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Questions and Answers Regarding Lead Piping

 

WHAT IS THE ISSUE?

 

The most recent samples of residential tap water conducted by the Green Bay Water Utility ("GBWU") between June and September 2011 exceeded the maximum concentrations in State and Federal regulations.  These maximum concentrations are known as "Action Levels."

 

WHAT DOES IT MEAN TO BE ABOVE THE "ACTION LEVEL"?

 

More than 10 percent of the samples contained lead above the fifteen parts per billion level.  Being above the "Action Level" does not signal a violation but adds additional requirements that include water quality parameter monitoring, corrosion control treatment, source water monitoring/treatment, public education, and lead service line replacement.

 

HOW DOES LEAD GET INTO THE WATER?

 

Lead enters drinking water primarily as a result of the corrosion of materials containing lead in the water distribution system and household plumbing.  These materials include lead-based solder used to join copper pipe, brass and chrome-plated brass faucets, and in some cases, pipes made of lead that connect your house to the water main.

 

WHO DOES THIS AFFECT?

 

None of the water mains in the GBWU system are made of lead.  The only lead piping is in the water "lateral" pipes that run from the main water line in the street into a house, as well as the piping in the house.  Generally, lead pipes were being phased out and were actually banned in September 1984.  Accordingly, this affects only older homes.  GBWU estimates that to be approximately 2,600 out of 35,000 homes served in Green Bay. GBWU last installed lead laterals in 1944.

 

WHAT ARE THE HAZARDS ASSOCIATED WITH LEAD IN WATER?

 

Lead can pose a significant risk to your health if too much of it enters your body.  Lead builds up over many years and can cause damage to the brain, red blood cells, and kidneys.  Lead exposure may also cause slight increases in the blood pressure of some adults.  The greatest risk is to young children and pregnant women.

 

WHAT SHOULD I DO IF I AM CONCERNED ABOUT LEAD IN MY WATER?

 

         If a tap is unused for a period of 6 hours or longer, let the water from the tap flow until the water gets noticeably colder, usually about 15-30 seconds.  If your house has a lead service line to the water main, you may have to run the water for a longer time, perhaps one minute, before drinking.

 

         Try not to cook with water from the hot water tap.  Hot water can dissolve more lead and can also do it more quickly than cold water.

 

         Remove loose lead solder and debris from the plumbing materials installed in newly‑constructed homes, or homes in which the plumbing has recently been replaced, by removing the faucet strainers from all taps and running the water from 3 to 5 minutes.  Thereafter, periodically remove the strainers and flush out any debris that has accumulated over time.

 

         If you have copper pipes joined with lead solder that has been installed illegally since it was banned in September of 1984, notify the plumber who did the work and request that he or she replace the lead solder with lead-free solder.  Lead solder looks dull gray and when scratched with a key looks shiny.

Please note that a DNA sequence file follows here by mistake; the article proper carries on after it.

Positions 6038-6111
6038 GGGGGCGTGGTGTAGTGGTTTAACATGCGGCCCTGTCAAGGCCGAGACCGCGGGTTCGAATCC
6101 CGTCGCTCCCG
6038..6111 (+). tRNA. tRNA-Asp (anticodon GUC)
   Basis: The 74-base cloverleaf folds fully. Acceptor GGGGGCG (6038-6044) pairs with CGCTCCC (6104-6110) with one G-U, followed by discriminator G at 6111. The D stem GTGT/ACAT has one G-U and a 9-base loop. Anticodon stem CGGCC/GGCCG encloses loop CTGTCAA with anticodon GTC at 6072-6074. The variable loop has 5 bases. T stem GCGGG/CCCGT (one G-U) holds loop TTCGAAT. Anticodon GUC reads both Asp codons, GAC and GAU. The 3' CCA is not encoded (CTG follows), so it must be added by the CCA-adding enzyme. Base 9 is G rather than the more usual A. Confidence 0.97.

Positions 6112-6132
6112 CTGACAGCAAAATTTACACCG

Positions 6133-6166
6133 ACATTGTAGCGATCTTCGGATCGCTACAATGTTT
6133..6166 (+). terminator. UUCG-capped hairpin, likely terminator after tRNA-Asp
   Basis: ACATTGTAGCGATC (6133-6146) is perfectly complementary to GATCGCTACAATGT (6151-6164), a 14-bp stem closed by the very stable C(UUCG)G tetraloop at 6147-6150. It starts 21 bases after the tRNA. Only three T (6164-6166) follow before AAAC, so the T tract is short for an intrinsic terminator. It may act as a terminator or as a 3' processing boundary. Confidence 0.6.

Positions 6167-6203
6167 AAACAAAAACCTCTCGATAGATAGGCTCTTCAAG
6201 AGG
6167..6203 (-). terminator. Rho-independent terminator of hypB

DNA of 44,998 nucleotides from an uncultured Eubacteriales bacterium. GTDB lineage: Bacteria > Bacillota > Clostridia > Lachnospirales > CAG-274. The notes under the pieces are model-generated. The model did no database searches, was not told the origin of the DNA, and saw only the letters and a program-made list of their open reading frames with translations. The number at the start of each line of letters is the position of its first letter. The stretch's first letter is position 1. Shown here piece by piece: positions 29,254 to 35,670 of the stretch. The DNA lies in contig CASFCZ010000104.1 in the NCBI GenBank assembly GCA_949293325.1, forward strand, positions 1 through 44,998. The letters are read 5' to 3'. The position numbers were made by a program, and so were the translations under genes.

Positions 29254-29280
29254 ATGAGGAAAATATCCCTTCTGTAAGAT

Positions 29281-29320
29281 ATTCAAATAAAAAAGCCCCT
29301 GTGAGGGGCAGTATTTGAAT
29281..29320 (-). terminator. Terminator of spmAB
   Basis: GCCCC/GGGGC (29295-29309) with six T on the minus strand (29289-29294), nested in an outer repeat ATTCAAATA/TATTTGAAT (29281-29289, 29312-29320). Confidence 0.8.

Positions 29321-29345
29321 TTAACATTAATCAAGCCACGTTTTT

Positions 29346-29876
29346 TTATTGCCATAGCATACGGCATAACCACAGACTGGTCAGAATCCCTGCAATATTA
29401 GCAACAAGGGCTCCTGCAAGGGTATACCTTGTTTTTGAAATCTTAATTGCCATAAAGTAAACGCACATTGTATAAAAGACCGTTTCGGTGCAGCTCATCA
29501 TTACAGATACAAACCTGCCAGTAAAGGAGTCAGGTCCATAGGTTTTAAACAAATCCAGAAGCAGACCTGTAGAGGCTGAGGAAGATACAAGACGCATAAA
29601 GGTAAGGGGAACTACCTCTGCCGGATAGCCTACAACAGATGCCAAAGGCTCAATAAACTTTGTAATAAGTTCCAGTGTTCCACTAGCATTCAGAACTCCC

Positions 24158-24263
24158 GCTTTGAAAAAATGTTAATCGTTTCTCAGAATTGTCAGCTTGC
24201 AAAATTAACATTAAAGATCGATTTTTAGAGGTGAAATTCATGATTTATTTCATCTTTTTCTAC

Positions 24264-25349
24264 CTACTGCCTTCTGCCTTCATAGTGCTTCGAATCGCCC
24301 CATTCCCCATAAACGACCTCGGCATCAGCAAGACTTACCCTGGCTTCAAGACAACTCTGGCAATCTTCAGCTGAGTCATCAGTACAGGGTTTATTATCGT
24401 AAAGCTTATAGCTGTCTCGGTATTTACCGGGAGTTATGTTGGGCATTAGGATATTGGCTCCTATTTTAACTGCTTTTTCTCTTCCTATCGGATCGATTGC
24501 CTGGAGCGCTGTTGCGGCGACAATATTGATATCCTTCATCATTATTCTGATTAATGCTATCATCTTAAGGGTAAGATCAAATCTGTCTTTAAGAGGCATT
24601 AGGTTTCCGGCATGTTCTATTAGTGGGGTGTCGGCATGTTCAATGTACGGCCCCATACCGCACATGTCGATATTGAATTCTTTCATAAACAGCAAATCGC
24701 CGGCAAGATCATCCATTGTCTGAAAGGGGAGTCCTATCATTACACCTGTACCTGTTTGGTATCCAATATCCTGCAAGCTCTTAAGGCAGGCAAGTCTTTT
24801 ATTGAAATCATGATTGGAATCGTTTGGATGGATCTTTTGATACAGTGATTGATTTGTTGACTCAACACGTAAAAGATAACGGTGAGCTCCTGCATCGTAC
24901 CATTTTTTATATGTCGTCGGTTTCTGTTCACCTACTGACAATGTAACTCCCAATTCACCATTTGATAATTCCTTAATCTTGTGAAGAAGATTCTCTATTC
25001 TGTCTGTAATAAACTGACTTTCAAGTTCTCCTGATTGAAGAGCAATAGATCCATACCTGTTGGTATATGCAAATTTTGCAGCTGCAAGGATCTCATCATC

The Water Utility has records indicating which laterals are lead on the Utility side of the service line.  A licensed plumber can inspect the line to determine if your home plumbing contains lead solder, lead pipes, or pipe fittings that contain lead.

 

         Have an electrician check your wiring.  If grounding wires from the electrical system are attached to your pipes, corrosion may be greater.

 

WHAT IS THE UTILITY DOING TO ELIMINATE THIS ISSUE?

 

The Utility has been testing our water for lead since the early 1970's.

 

         In the early 1990's, we modified our treatment process to reduce the corrosiveness of the water.

 

         We have been replacing lead lateral service lines as part of our annual replacement program.

 

         The Utility is currently undertaking a project to further reduce the corrosiveness of the water.

 

         GBWU must do additional testing before December 31, 2011 and submit a corrosion control treatment plan to the Wisconsin Department of Natural Resources by June 30, 2013.

 

WHO ELSE HAS EXPERIENCED THIS PROBLEM?

 

Many communities in Wisconsin and nationally have dealt with this issue.  Milwaukee, Madison, and Racine are a few who have been required to deal with lead in the past and continue to do so.  We have followed their experience and are preparing to address this issue in the most efficient and effective manner.

 

 

WHERE CAN I GO FOR MORE INFORMATION?

 

         The Green Bay Water Utility is happy to answer any questions that you may have.  Our number is 920-448-3480.

 

         Mark Nelson is the Wisconsin DNR representative who specializes in lead issues.  His number is 608-267-4260.

 

         Lead Public Education Program is the link to the Lead Public Education Program for Municipal Water Systems document.

 

         http://water.epa.gov/drink/info/lead/index.cfm is the link to the EPA's document entitled "Basic Information about Lead in Drinking Water."

©2014 Green Bay Water Utility
631 S. Adams St.
Green Bay, WI 54301
920-448-3480
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